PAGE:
Just in from the west coast of Mallorca, Sóller is a quaint old town encircled by mountains.
Eco-tourism, on Mallorca?
For many people Mallorca isn’t readily associated with outdoor activities and natural scenery, but the west coast of the island is rugged and rustic in equal measure. The town of Sóller sits in a bowl of pine-clad mountains that are more inviting than intimidating. And for keen walkers and bike-riders they’re a real invitation to get out and start exploring.
A popular walk is the coastal trail southwest to the village of Deiá. The coastline here is all cliffs and headlands, with no sign of the crowded tourist beaches that Mallorca is best known for.
This trail winds through citrus and olive groves, and all the way you’ll be accompanied by the refreshing fragrance of pine needles. Crumbling old stone walls flank long stretches of the path, and on the way you can stop at a cafe housed in a converted finca—a stately Spanish farmhouse.
For something a little more challenging you could head east into the Tramuntana Mountains, the highest peak of which is Puig Major. At 1,445 metres it’s taller than Ben Nevis.
Take a tour of the town
Sóller is loved for its rural feel. There’s a weekly village market here every Saturday and plenty of charming old sights to see around the town. The street plan is from Islamic times and the buildings in the older part of Sóller date to between the 1500s and 1700s. Be sure to see the Church of Sant Bartomeu, designed by Catalan architect Joan Rubió who was a student of the great Antoni Gaudí.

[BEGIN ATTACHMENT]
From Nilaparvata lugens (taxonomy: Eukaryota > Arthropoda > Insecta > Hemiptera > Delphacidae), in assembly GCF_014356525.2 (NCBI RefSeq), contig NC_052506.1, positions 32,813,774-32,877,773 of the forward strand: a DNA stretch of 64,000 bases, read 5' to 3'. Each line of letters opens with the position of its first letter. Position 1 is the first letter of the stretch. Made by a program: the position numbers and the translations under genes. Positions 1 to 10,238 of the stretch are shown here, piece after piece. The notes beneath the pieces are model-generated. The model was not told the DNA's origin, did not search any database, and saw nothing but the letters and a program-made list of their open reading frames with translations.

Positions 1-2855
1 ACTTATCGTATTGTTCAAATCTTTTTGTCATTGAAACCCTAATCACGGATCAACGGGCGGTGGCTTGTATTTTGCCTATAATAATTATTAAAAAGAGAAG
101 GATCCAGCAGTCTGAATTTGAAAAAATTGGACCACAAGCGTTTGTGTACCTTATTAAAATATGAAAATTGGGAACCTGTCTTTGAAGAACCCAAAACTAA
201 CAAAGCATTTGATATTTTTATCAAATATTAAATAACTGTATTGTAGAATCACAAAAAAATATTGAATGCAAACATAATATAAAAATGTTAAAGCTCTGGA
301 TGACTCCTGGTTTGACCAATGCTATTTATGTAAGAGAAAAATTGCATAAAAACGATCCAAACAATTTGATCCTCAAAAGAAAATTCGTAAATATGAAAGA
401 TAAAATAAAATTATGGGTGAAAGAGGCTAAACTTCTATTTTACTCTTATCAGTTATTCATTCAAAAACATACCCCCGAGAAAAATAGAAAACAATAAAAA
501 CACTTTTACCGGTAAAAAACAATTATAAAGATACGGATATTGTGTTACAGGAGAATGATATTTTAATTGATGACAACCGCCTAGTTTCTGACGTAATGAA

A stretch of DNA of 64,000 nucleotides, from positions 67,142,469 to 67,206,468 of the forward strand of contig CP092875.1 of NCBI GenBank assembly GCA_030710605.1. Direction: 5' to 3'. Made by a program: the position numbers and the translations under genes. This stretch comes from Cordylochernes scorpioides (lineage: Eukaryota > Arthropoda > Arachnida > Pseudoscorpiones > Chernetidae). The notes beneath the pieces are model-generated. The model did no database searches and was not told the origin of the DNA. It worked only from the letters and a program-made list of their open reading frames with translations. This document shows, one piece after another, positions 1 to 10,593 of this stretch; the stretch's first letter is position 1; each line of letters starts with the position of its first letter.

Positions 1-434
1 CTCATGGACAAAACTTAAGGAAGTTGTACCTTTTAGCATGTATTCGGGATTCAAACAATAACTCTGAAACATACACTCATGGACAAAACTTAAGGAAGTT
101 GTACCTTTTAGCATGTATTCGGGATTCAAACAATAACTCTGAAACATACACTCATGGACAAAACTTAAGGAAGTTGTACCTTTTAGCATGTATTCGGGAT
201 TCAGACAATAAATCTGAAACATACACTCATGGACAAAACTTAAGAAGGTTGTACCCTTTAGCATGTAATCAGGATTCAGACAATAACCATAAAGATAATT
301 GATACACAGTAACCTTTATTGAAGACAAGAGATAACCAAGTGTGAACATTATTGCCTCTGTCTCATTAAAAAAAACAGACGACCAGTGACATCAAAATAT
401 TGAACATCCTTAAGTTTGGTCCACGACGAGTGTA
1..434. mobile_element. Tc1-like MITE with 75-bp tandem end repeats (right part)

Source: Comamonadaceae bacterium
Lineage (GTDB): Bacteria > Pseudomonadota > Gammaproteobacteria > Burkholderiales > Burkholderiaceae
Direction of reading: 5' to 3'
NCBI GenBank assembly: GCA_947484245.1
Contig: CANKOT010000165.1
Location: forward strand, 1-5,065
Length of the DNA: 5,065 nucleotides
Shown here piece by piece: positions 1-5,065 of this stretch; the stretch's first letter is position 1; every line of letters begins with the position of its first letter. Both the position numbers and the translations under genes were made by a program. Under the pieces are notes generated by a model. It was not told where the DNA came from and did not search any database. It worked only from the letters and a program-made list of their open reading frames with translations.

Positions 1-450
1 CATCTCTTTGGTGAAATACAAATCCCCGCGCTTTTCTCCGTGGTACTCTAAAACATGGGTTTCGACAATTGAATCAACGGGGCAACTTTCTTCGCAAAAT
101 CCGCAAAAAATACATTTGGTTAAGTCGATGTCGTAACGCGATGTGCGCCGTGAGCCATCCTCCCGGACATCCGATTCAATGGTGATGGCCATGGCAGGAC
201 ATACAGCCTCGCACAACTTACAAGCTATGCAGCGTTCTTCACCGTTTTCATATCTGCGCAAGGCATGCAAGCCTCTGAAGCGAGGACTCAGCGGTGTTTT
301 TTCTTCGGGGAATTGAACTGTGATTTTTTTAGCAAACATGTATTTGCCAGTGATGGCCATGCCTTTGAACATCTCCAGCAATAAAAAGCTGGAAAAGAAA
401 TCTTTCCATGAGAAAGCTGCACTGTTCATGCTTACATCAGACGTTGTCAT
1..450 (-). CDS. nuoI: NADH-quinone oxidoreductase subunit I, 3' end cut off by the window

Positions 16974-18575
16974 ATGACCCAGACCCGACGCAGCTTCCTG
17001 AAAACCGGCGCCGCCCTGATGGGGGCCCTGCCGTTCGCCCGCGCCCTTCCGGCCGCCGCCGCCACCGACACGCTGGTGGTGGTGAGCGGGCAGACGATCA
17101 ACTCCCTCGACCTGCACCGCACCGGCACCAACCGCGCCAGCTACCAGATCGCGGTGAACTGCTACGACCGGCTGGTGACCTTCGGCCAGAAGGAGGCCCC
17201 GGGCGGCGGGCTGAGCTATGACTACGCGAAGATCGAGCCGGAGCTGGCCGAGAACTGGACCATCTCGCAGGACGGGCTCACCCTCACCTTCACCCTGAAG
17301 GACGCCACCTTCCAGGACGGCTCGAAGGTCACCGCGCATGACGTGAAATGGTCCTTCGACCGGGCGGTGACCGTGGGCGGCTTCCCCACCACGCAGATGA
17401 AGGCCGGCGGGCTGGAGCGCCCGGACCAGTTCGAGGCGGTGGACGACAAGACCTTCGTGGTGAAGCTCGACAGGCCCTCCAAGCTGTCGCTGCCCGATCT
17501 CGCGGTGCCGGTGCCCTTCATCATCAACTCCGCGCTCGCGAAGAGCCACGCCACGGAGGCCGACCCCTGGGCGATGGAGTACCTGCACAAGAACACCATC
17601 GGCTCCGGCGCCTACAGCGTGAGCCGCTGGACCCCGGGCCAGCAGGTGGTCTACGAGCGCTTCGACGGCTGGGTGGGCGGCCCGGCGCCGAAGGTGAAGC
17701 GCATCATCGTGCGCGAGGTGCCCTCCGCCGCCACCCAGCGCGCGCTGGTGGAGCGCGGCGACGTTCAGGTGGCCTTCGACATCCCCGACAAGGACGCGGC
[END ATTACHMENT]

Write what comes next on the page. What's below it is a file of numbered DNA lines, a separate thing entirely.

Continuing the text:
Tram to Port de Sóller
There’s a heritage tram running between Sóller and its elegant harbour. Mallorca’s western coastine is mostly impenetrable, but this is a beautiful, sheltered enclave of serenity. There’s a narrow beach backed and bookended by steep hills, and along the waterfront are chic seafood restaurants and laid-back bars.
As you can tell, Mallorca’s west coast isn’t your typical sun and sand destination. But still, from Sóller you can get to Sa Calobra, one of the best beaches on the island. You could drive there along the twisting mountain road, or take another scenic route and board a boat departing Port de Sóller.
The beach appears on many of Mallorca’s brochures, and is completely free of any kind of development. It’s a pristine, shallow cove between two tall cliffs and sitting in front of stark, jagged hills. The cove’s transparent waters are a popular mooring spot for private yachts, lending the scene a sophisticated air.
Ferrocarril de Sóller
While avoiding the holiday clichés on Mallorca’s spectacular west coast, you won’t be disconnected from civilisation either. The Ferrocarril de Sóller is a railway that was built in the early-20th Century and connects Sóller with Palma, Mallorca’s capital. There are five trains to Palma a day during the summer, and while the destination is exciting, the journey itself is a big part of the attraction.
At the end of the 27-kilometre ride you’ll be free to see the best of Palma, a modern urban centre known for its shopping, restaurants and atmospheric old town.
Get to Sóller in half an hour from the Drivalia Car Rental depot at Palma de Mallorca Airport (PMI).
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